One thing that I thought was genius was that this group went out, and tried to gather information from the experts. I was very impressed that these two were able to set up an interview with Dr. Verena Roberts, and then again have Dr. Roberts stream into our zoom meeting as a part of the concluding statements. When the ECI830 debate was over, there is usually a few classmates who stick around after to share learning stories. After this debate, Dr. Roberts stuck around and started to share some more information with us. One of the comments that really stuck out to me was when she said “open learning is about learning what consent is.” I think that it is very important that we educate not only students, but also parents about what consent is.


PostVote: Agree 16%, Disagree 84%


In the end, I voted with the disagree side of the argument, but my reasoning behind doing so was for an alternative reason. When I read the original debate of openness and sharing is unfair for kids, I looked at this topic from an alternative angle. The way that I took this debate is from the viewpoint of educators sharing resources with each other. As a relatively new teacher, I find that I have only improved over the years as a result to sharing resources with other educators. In this sense, it would almost be unfair to students if we did not have openness and sharing occurring.

As for the topic of sharing on social media, I think that it is important to educate students on the risks that can come from posting information about themselves online. However, it is important to allow students to create a digital identity, and to connect to others in order to expand their online social network. Lets just make sure that we are doing this safely, and that everyone is providing consent when doing so.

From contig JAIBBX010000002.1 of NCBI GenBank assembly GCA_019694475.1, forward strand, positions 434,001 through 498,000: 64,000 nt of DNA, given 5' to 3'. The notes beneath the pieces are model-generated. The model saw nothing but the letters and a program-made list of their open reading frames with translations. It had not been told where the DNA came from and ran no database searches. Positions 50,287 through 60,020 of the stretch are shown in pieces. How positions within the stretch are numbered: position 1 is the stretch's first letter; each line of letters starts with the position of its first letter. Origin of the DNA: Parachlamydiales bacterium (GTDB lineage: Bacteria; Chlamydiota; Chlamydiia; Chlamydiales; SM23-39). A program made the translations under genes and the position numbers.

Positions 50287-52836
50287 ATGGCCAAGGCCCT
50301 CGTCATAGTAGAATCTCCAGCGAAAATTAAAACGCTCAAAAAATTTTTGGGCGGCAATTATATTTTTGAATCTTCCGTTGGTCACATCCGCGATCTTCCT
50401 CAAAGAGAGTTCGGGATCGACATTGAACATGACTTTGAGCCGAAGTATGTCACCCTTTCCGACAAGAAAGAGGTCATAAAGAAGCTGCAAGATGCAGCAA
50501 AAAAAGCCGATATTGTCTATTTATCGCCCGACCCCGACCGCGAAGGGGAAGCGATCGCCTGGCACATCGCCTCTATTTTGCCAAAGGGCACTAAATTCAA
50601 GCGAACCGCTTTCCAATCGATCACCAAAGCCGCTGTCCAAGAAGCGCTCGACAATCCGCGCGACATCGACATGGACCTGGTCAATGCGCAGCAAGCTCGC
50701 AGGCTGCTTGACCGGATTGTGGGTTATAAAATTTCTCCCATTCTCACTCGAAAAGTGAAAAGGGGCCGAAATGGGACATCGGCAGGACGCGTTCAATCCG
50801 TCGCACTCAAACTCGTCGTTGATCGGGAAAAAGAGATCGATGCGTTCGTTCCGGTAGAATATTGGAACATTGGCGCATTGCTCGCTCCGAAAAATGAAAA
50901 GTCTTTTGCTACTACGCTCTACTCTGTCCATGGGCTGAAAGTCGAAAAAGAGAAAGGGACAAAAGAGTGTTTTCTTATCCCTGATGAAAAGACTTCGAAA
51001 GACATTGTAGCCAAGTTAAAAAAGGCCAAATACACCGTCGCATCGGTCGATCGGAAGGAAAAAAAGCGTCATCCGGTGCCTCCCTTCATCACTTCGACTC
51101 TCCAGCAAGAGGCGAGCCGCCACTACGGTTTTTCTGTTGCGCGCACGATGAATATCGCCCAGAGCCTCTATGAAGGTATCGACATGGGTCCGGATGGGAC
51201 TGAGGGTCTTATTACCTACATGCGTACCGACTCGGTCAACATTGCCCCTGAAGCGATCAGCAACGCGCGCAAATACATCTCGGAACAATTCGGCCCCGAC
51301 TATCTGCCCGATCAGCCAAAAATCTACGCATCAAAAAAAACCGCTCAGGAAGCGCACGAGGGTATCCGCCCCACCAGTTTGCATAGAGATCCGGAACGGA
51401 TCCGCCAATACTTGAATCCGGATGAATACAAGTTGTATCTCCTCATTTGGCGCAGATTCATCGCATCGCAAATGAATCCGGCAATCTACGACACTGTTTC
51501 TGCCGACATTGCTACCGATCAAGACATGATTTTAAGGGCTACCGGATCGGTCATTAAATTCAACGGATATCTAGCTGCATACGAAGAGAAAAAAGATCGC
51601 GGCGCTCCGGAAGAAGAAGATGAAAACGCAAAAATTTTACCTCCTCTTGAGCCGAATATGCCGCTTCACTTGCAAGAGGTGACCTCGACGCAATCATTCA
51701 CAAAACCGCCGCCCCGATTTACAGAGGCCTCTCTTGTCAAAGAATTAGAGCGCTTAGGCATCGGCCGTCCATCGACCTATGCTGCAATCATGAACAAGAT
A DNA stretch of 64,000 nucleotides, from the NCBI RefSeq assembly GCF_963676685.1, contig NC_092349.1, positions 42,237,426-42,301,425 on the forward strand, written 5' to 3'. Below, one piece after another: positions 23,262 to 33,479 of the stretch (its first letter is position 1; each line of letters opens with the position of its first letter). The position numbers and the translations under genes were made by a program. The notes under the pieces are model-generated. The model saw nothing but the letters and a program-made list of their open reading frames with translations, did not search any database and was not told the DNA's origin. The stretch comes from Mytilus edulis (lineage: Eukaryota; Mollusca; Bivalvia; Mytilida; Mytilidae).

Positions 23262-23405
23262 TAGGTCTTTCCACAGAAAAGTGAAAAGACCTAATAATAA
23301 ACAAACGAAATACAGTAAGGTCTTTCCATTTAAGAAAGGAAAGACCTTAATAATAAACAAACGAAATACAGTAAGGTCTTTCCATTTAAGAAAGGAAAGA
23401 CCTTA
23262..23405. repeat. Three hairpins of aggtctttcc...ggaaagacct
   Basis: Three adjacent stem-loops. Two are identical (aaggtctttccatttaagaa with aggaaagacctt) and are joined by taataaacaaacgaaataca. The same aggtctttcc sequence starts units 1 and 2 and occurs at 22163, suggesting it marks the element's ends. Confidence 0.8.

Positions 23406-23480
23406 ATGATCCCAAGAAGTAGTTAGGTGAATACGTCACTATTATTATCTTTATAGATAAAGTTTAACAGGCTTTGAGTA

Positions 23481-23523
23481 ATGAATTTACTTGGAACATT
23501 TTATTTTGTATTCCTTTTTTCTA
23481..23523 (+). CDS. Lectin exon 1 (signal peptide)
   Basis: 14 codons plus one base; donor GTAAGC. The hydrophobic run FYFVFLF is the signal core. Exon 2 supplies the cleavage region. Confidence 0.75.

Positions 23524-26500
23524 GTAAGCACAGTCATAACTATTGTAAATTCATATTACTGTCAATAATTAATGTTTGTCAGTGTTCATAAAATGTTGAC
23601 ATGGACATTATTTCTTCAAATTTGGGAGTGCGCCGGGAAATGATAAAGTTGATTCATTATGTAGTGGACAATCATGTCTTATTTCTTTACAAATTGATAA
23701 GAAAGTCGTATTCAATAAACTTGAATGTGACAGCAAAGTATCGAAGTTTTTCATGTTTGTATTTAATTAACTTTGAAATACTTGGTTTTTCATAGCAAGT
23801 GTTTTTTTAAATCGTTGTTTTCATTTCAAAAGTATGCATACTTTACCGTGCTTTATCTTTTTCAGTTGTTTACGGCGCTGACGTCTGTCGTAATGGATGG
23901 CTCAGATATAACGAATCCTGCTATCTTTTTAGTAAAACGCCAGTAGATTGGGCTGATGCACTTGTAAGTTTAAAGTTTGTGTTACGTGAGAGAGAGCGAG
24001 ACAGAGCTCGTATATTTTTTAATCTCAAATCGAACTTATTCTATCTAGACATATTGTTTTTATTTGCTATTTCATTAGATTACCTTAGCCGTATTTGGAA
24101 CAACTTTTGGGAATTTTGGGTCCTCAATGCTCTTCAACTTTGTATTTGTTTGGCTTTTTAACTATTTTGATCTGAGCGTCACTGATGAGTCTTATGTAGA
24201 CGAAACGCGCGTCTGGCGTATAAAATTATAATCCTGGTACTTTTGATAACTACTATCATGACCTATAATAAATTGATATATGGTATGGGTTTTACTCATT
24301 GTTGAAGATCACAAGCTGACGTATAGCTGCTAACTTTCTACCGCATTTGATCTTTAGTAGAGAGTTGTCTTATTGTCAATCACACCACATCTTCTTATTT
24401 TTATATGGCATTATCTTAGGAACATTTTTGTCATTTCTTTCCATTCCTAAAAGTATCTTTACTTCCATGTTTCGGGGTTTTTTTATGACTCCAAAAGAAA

2 thoughts on “The Great EdTech Debate: Episode 6 – Openness and Sharing in Schools is Unfair to our Kids.

  1. I really enjoyed reading your blog on this topic. It was an interesting one to do research on and we had a lot of fun too. I agree with your (and Kalyn’s) point about being perplexed by all of the social media release forms. As I said in our rebuttal, I don’t believe that many people understand what they are agreeing to and they do the quick skim, scan, and sign (no different than pressing “I agree to the terms…” when you sign up for an app. Many people blindly give consent (I know I am guilty of this) which is actually quite alarming. There is a level of butt-covering that comes with these forms, but they also are put in place to help protect everyone involved, students and staff. I can’t imagine how daunting these forms must be for new language learners, when they are overwhelming in the first place. I know I will be more vigilant in the future to offer more help and guidance with interpreting these forms when we have new registrations.

    Liked by 1 person

  2. I enjoyed your post and thoughts Skyler. I’ve also wondered about the ‘consent’ given by school forms (as Sherrie mentions in her response)- I like how she likens it to hitting “I agree to terms and conditions “ of a program. I totally agree with you that the world is changing due to technology so education needs to change also.

    Liked by 1 person